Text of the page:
A Magheraveely woman has raised over £7,000 in memory of her late mother.
Annie Forster from Lisnaskea died in November last year after suffering for many years with Facioscapulohumeral Dystrophy (FSH) - a form of Muscular Dystrophy.
Having watched her mother’s slow deterioration from a fit and healthy farmer’s wife to a woman unable to walk independently, Tanya Harron is determined to raise more awareness of Muscular Dystrophy and its various forms in Fermanagh.
In her latest venture the mother of three along with five other volunteers, participated in a skydive recently.
“The sun was shining and she was with us every step of the way,” says Tanya.
Tanya’s son, Dean, inspired by his grandmother’s struggle with FSH, is now part of the genetics research team at Canterbury University, determined to contribute to the ongoing work to find the gene that causes Muscular Dystrophy in the first place.
“You have to find the cause before you can find a cure,” says Tanya, “He has a degree in Computing. But in the last few years he decided he wanted to do something to help people like his nanny.
“So he switched to Genetic Science and is now doing his PhD at Canterbury University in genetics.”
Tanya recalls the tell tale signs that warned her family something was wrong with her mother.
“She started to fall. Her balance would just go on her very quickly and when she fell she hadn’t the reflexes to put out her arms to protect herself. 
“She had no ability to save herself. And when she fell, she couldn’t get up again.
“She had no idea when it would happen - there was no warning. It wasn’t that she would feel dizzy or anything like that first.
“That was when we realised that something was badly wrong.”
Apart from wearing away at her muscles in the physical sense, Annie’s FSH also chipped away at her own self-confidence.
“Mummy was a very proud wee woman with a great sense of humour,” says Tanya, “But towards the end she became very fearful of falling and didn’t like to go out at all. She was always afraid she would fall and hurt herself.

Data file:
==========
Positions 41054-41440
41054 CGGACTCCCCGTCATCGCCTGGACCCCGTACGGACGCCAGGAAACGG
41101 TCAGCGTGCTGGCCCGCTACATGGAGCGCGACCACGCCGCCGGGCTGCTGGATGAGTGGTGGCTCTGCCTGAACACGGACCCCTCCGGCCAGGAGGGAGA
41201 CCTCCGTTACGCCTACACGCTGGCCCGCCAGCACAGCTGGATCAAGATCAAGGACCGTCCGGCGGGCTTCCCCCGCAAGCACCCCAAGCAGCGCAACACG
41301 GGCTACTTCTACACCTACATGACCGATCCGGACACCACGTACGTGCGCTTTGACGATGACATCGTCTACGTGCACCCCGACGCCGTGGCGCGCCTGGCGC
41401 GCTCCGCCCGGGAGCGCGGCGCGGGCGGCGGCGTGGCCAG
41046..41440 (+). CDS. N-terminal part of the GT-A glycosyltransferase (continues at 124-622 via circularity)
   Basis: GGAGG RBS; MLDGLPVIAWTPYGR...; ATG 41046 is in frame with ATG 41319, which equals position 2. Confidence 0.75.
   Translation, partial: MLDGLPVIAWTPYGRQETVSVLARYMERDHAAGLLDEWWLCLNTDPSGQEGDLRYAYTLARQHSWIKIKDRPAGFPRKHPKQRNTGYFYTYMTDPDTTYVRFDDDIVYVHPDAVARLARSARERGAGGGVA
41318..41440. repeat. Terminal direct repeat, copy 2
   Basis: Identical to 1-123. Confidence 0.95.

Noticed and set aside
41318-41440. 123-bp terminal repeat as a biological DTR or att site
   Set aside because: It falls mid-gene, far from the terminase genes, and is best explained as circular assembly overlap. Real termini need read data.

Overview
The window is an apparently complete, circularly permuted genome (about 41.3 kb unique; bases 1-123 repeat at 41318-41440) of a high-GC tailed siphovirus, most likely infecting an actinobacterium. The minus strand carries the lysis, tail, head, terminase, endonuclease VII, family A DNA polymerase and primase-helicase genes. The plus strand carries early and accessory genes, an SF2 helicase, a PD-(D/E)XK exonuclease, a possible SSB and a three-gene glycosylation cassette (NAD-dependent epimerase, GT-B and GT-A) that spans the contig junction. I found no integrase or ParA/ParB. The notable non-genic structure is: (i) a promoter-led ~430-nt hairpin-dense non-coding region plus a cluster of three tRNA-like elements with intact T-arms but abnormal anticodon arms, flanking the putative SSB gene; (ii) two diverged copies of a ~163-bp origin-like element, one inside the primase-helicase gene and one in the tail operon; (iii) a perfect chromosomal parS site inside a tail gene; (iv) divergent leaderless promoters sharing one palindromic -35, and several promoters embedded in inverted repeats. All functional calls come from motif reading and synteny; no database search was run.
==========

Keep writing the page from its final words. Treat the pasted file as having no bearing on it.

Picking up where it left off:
“She’d suffered a dreadful bang to the back of her head once and another time, had fallen and hit her face off the sink and broken a couple of teeth.
“She was left feeling very nervous and she didn’t like the idea of having a walking aid in town or anything like that.”
The affects of FSH took its toll on all the family.
“We used to have a farm in Magheraveely but with mummy’s health in decline, she and daddy retired to Lisnaskea,” says Tanya, “My father and I were mummy’s carers - I would be up every day to help.
“In her last 10 years, I watched FSH take my mother’s arms, and legs as well as other muscles around her body.
“Mummy was always outdoors, very fit and able. But FSH took away so much of her life.
“The last six years were the hardest - she stopped walking independently, couldn’t shower independently. It was very hard on her as a proud woman. But she always struggled on.”
Tanya is determined to continue raising money and awareness locally and hopes that 20 years from now, the prognosis for Muscular Dystrophy will be different.
“I really feel that despite a number of people suffering from Muscular Dystrophy in Fermanagh, there is a very large void of understanding of what it is and the different forms that there are,” she says.
“I have learned there are a number of children living locally who have Duchenne MD.
“It affects males from birth - they could be in wheelchairs from as young as four or five and sadly don’t live much passed their early twenties. 
“Duchenne MD is affecting a large number of our children and I want to do something to help, in mummy’s name.”
So far, Tanya’s fundraising and awareness efforts have included street collections, handing out leaflets, visiting schools to speak to pupils, bag packing in local stores.
“I’m going to keep this going,” she says, “I feel so passionate about it and I know mummy would be very proud.”
To date Tanya and her volunteers have raised £7,512.59, however the total continues to rise. To make a donation go to: